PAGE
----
An Ecosystem Approach to Menstrual Health

Why We Need Cross-Sectional Solutions to Period Access

Tyler A. Donohue

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At the end of April 2021, a cohort of researchers and academics published the first comprehensive and self-contained definition of menstrual health. Despite the increase in menstrual health advocacy, programming, policy, and research, there was no holistic method to define menstruation health up until this point. Imagine that — a physical experience that happens to nearly 4 billion people every month, and there’s no academic definition for what exactly it should entail?

In order to work towards something or truly understanding anything, we must first define it. Words have symbolic and significant meaning, and thus when we define things, we bring power to them. Within the development world, topics such as menstruation, maternal mortality, or girls’ access to education are often framed as “women’s issues.” This is simply a way to codify such issues as less important or somehow disconnected from the larger macro-societal issues such as poverty. It also attempts to frame any problem that women have as monolithic — one problem, one solution. This approach disregards any notion that there are complex and intersecting experiences that women face throughout their lives, both physically and mentally.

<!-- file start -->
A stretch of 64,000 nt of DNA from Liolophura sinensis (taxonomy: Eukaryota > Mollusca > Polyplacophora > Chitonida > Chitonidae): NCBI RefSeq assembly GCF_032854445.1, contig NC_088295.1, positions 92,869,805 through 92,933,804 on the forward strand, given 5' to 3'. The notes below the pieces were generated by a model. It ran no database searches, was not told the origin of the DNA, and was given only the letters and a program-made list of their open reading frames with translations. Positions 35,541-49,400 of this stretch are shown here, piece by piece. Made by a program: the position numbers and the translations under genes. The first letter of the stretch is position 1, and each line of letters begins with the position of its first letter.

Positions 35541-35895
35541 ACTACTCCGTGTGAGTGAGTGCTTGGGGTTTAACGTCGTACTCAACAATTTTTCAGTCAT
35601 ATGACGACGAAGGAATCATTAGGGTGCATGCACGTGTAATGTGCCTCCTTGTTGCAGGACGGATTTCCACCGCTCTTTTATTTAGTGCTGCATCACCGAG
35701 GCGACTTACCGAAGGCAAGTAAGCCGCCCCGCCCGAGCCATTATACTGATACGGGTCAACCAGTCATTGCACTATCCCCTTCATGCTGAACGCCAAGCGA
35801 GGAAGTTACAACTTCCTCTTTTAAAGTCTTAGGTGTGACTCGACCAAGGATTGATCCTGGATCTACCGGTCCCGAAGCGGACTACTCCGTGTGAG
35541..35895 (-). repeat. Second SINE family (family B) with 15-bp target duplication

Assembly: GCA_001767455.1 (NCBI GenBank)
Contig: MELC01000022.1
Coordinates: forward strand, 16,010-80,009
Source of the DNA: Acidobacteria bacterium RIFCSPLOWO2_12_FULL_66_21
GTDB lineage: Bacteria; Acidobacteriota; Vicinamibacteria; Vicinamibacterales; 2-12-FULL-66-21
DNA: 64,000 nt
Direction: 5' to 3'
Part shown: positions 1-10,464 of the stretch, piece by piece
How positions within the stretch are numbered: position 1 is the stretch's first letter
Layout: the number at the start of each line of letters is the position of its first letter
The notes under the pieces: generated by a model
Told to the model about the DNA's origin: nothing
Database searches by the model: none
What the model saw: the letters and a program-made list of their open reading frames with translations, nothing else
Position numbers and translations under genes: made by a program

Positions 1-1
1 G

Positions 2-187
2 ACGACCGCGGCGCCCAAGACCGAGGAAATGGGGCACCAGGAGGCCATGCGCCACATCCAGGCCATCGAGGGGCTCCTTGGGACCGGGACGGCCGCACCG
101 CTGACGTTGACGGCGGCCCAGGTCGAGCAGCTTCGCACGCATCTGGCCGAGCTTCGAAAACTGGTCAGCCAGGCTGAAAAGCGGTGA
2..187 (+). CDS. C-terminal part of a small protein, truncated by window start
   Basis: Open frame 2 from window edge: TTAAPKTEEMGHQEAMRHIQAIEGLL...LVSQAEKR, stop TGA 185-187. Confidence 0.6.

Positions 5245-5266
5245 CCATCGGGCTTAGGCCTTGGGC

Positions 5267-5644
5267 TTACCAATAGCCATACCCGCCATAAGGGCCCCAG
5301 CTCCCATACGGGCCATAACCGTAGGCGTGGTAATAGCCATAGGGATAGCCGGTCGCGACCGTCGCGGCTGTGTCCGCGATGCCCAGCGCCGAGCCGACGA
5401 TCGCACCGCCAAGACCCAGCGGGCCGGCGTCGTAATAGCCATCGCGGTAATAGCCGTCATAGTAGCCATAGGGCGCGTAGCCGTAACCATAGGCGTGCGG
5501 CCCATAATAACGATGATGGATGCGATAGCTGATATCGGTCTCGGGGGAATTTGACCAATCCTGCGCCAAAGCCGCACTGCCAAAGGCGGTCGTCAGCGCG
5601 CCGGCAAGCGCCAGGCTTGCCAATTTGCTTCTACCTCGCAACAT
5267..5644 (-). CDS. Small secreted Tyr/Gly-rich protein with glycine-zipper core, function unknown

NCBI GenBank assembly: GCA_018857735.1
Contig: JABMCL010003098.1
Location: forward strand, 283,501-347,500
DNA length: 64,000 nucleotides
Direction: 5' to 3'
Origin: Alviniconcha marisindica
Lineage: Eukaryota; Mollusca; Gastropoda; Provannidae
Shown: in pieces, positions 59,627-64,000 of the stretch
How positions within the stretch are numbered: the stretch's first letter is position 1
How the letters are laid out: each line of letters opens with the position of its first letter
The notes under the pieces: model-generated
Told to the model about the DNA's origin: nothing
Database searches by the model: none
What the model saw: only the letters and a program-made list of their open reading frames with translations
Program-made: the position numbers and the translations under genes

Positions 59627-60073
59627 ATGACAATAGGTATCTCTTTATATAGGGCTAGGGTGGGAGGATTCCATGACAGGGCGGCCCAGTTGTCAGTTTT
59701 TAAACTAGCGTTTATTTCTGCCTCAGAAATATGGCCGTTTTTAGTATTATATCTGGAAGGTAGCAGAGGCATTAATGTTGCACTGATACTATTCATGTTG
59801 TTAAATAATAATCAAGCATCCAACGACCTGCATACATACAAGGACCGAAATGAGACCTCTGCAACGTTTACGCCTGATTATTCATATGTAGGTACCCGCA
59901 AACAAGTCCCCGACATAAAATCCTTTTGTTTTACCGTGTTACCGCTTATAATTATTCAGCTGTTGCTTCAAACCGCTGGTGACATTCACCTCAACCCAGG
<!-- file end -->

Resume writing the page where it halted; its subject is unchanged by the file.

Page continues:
In 2019 alone, the United State Spent over $47 billion in foreign aid. When it comes to gender equality interventions, there is no shortage of money. There is only a shortage of concern and comprehension. Defining menstrual health means linking our monthly cycles to global health, national policy, and funding. Defining menstrual health means bring power to it, and encouraging the deliberate collection of and prioritization of sex-disaggregated data that can accurately track the intersections between these topics.

What is Menstrual Health and Hygiene?

So, what exactly is menstrual health? According to Menstrual Health: A Definition for Policy, Practice and Research, “menstrual health is a state of complete physical, mental, and social well-being and not merely the absence of disease or infirmity, in relation to the menstrual cycle.”

Understanding how to achieve this definition of menstrual health means narrowing in on…

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Tyler A. Donohue

Pastimes include playing with words, using my passport, and eating croissants. A writer of all things gender, culture, and travel.